Heavenly SPEARS gives LOHAN a hot satisfying BANG
Fails to get CHAV off successfully, however
The igniter boasts two independent E-Match connections, for a primary and failsafe trigger mechanism connections. The primary is, of course, SPEARS. The secondary is the magnificently garden shed boffinesque Clockwork High Altitude Release Mechanism (CHARM), featuring a clockwork oven timer, safety switch and a few wires:
Once the rig was mounted in a plastic box, we had the agreeable task of adding safety warning and "ARM" graphics:
CHARM has proved pretty accurate in ground tests, and since we can calculate the balloon rate of ascent, it offers a simple failsafe in the event SPEARS goes titsup.
With both trigger systems installed in the payload box, Paul Shackleton could connect the igniter (indicated), and wrap the PIC around the nylon cord holding the CHAV (pic by Neil's missus Anita Wegner):
The flight launched from Blighty's Baikonur (Brightwalton in Berkshire) and came down in a tree at 51.23172, -1.63336, just south of Perham Down on the edge of Salisbury Plain. Once the team had retrieved the kit...
...we slurped the data from the SPEARS SD card. Here are the key points, with the CHARM timings included:
- 11.50: CHARM armed, SPEARS safety time-out sequence initiated
- 11.57: Launch
- 12.00: 1,000m
- 12.12: 5,000m
- 12.26: 10,000m
- 13.00: 20,000m - Safety altitude passed, SPEARS board armed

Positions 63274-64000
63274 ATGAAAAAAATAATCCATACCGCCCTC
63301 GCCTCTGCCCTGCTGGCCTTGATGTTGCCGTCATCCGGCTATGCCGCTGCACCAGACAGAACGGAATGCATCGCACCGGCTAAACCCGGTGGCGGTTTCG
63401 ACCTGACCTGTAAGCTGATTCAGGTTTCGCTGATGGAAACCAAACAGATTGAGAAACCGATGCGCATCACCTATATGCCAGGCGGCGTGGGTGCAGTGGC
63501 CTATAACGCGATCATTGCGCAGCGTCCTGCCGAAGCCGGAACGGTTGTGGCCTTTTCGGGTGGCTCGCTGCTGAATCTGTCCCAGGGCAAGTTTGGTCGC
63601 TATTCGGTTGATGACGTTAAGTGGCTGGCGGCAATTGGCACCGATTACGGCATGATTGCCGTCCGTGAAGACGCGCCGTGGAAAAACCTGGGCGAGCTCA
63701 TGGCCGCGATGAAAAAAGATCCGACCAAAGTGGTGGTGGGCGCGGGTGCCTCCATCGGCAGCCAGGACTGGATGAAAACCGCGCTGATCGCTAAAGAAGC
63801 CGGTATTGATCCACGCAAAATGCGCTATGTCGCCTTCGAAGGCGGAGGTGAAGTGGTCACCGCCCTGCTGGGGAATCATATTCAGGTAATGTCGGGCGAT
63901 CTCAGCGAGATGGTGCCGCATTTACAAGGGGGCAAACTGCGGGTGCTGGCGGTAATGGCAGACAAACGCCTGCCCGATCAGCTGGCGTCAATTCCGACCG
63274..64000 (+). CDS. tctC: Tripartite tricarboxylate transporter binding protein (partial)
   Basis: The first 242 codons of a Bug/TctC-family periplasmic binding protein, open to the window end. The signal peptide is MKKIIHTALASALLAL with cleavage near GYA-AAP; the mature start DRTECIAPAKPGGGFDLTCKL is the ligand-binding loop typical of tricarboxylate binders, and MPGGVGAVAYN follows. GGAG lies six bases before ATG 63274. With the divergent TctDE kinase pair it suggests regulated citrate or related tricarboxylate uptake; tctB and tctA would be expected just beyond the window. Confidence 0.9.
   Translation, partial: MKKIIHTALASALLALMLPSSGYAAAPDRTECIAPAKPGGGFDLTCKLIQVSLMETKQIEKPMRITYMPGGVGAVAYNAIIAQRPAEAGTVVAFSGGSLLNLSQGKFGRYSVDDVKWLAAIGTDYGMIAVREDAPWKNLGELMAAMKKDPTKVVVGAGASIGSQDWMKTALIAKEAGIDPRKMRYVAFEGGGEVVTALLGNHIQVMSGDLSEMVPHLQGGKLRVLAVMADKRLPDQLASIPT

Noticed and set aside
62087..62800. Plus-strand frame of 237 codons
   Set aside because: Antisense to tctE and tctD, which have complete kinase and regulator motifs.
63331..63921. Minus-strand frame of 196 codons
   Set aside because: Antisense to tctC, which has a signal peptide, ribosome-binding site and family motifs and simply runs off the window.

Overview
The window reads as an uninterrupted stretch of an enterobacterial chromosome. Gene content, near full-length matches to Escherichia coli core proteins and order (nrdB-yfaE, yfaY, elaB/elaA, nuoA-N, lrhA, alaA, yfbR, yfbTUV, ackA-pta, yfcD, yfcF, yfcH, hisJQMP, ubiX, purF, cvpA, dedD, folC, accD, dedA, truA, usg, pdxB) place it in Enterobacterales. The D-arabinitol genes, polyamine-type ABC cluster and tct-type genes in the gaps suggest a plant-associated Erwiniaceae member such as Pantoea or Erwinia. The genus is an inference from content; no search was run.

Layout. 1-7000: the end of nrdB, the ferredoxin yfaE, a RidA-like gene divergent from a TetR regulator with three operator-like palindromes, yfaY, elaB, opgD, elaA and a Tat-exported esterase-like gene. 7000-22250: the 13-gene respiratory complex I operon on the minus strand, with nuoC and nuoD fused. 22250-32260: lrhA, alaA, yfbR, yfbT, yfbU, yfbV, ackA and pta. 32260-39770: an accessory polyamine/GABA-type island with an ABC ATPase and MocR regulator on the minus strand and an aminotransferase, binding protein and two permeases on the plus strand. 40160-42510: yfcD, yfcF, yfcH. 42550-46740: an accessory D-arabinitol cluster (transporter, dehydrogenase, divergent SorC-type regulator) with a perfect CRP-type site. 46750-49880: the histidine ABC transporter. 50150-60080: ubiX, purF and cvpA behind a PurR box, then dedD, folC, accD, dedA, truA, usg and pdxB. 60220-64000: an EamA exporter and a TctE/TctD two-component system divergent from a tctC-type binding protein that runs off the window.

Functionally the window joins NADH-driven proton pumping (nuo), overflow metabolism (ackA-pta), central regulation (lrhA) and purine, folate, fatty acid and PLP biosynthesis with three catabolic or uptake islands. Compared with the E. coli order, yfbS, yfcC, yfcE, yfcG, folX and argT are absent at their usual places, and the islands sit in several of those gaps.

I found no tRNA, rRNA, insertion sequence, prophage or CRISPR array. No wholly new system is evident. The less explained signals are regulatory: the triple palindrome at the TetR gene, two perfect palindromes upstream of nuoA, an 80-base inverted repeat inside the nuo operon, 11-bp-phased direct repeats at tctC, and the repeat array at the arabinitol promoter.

- 13.30: 30,000m
- 13.32: 30,523m - SPEARS fires igniter at programmed altitude
- 13.43: 34,223m - Maximum detected altitude, balloon burst, momentary zero g
- 13.44: 33,614m - 500m below maximum altitude, SPEARS descent trigger command issued
- 13.50 (estimated): 20,879m - CHARM failsafe fires secondary igniter circuit
- 14.19: Payload hits ground
- 14.20: SPEARS safety time-out blows ignition fuse
It's evident the E-Match part of the igniter went off with hell of a bang, as shown by the scorching on the top of the payload box:
However, the PIC began to burn and then fizzled out, thereby failing to cut the CHAV suspension cord.** Rob Eastwood was on the spot for a quick dissection, and you can see here how the PIC started to burn, then gave up the ghost.
We already know PIC will burn in a vacuum, having successfully fired the custom igniter the Rocketry Experimental High Altitude Barosimulator (REHAB) chamber. It appears it doesn't much like the cold, so Rob and Paul are mulling just how to get round that problem.
In summary, then, both SPEARS and CHARM work as required, and are fit for duty. We need to address the igniter issue, and get a new model up and tested under mission conditions. As ever, your thoughts/observations are warmly welcomed. ®
*Here's some vid of the flight, from the main payload camera and then the Raspberry Pi camera mounted in the CHAV's nose:
**Academic, as it turns out, for reasons we'll explain tomorrow.